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Texas Prisoners Bake to Death

More than one hundred people have died during a searing heat wave in Texas this past summer, including at least three prisoners. Dozens of convicts have been treated for heat-related health problems. "I've been with the system 13 years and this has been the most extreme heat we've ever experienced," said Bob Koenig, risk manager for the Texas Dept. of Criminal Justice.

The only air-conditioned areas in state prisons are classrooms and work sites that require lower temperatures to operate computers. All other areas, including the sweltering cell blocks, have to be cooled by fans. Prisoners must purchase their own fans, which sell on the commissary for $7.95. Those who can't afford them go without -- in indoor temperatures that have reached an estimated 130 degrees.

Two convicts died on un-air-conditioned buses while being transferred to different units, one in May and one in June. And on July 9, 1998, Emile Duhamel, a mentally ill prisoner on death row, died due to heat-related causes. He was taking medication that made him especially sensitive to high temperatures; guards had taken away his fan. According to prison officials Duhamel died of natural causes. His body was cremated before his family was notified.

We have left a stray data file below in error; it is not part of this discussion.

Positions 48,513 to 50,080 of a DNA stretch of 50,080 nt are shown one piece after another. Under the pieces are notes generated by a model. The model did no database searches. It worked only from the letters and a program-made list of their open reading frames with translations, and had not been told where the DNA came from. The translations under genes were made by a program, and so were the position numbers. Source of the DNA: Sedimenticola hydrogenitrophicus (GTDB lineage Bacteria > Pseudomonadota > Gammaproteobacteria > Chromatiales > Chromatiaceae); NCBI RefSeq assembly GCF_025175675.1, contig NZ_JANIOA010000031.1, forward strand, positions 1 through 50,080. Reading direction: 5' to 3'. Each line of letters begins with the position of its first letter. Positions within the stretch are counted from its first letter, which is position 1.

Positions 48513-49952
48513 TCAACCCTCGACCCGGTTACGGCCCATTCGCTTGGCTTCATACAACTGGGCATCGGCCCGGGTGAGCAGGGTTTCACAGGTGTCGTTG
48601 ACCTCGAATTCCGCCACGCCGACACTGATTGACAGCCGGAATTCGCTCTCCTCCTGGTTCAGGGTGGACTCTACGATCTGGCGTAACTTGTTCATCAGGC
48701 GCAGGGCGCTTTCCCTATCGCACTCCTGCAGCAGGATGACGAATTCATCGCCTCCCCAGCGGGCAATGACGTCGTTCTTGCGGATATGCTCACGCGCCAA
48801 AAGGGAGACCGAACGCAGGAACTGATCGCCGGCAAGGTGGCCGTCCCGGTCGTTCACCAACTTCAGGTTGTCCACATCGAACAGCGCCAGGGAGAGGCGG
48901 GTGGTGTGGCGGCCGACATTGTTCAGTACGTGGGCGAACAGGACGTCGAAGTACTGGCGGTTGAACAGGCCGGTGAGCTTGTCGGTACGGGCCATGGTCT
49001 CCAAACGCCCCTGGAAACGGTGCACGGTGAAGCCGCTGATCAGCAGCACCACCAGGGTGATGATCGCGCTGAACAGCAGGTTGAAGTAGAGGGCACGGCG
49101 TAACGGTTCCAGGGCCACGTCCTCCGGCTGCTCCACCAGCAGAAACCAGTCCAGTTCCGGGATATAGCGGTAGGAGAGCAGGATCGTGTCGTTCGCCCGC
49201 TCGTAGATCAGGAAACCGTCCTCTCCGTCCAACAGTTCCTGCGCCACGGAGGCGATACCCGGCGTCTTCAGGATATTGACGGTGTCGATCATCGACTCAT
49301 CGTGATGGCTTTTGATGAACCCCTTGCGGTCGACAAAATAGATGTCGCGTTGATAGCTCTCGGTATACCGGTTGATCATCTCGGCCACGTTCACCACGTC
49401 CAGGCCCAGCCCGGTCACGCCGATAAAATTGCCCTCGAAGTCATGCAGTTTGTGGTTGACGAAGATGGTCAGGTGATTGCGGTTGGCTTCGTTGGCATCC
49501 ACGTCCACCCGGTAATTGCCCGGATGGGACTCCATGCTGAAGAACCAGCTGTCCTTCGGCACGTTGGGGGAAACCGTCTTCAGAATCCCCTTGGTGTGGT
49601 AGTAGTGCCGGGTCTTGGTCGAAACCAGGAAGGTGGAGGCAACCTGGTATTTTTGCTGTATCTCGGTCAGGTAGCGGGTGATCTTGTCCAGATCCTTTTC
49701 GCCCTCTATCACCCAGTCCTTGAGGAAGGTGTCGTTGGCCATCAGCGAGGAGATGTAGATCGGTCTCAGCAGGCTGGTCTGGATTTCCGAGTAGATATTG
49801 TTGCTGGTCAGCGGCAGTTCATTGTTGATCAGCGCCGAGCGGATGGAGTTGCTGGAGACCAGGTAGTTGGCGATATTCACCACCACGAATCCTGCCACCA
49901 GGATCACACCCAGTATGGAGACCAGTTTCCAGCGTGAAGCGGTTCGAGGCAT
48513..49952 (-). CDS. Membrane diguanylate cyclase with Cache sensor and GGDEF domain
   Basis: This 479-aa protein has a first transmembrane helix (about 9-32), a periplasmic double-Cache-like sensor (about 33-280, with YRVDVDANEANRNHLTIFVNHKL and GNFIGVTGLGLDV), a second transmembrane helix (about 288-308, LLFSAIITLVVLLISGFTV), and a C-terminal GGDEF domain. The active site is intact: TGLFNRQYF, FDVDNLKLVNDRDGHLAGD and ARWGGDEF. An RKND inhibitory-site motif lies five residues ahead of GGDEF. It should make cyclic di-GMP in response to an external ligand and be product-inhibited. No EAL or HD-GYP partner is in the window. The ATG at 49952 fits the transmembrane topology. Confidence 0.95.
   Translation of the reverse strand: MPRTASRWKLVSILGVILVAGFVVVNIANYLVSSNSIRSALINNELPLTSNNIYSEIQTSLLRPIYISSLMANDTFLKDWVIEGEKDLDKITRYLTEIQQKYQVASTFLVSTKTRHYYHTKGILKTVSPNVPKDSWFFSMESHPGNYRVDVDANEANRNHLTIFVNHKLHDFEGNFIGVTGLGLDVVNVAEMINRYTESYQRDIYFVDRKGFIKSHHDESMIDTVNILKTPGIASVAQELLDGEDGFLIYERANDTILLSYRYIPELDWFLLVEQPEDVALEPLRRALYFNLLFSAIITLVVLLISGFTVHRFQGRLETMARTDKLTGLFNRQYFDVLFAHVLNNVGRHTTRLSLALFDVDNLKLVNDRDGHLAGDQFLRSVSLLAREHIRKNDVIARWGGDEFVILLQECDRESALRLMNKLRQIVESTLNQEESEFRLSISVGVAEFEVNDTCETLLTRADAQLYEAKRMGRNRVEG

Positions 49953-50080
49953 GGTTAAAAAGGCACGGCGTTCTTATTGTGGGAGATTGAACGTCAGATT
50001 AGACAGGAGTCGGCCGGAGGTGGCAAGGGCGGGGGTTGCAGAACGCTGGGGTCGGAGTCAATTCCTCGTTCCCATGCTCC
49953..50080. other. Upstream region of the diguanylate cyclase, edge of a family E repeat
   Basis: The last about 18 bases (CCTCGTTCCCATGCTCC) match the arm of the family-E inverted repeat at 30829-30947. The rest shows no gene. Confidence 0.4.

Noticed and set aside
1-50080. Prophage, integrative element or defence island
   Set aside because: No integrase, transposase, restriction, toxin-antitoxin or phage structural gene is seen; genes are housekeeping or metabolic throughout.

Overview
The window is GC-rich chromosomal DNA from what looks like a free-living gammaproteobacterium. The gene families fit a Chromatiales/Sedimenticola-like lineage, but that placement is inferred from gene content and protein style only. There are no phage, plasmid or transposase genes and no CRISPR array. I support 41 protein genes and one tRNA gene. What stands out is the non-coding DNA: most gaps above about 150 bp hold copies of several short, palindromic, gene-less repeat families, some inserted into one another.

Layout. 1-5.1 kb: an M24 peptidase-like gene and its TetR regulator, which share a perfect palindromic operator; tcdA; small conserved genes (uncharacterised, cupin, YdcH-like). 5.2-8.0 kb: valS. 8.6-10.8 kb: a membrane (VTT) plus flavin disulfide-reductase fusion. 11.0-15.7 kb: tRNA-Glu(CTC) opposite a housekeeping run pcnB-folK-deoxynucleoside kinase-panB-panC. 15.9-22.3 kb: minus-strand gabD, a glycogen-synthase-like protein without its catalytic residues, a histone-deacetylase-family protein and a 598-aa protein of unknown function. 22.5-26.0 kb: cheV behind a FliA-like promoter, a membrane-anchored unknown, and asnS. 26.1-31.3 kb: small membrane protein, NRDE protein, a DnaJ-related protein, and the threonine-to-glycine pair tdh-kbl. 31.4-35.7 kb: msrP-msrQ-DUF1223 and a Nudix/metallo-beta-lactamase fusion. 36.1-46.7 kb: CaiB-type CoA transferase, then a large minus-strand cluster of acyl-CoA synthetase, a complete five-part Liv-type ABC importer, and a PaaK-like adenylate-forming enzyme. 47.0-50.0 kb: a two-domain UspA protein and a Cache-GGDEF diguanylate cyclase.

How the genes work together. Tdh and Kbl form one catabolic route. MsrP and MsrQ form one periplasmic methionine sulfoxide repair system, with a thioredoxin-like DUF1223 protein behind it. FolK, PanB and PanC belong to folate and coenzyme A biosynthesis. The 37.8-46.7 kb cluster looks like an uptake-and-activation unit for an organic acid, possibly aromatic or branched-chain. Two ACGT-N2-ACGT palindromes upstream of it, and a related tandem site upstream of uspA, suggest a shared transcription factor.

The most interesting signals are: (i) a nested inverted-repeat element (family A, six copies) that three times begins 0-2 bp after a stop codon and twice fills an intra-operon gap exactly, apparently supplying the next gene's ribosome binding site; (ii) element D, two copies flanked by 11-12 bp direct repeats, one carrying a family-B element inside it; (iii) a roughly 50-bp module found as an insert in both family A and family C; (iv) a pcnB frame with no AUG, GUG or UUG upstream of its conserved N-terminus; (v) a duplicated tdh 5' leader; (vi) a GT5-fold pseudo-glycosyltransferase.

Harvey Earvin, a leader of the prison-based group Panthers United for Revolutionary Education (PURE), was placed in solitary confinement after being contacted by the ACLU about heat-related problems in the prison system. "The heat is so oppressive that the guards don't even want to be in the solitary run," he said. "This is like the old sweat boxes they used to have on this unit that were outlawed by the Supreme Court in 1975."

Workers World

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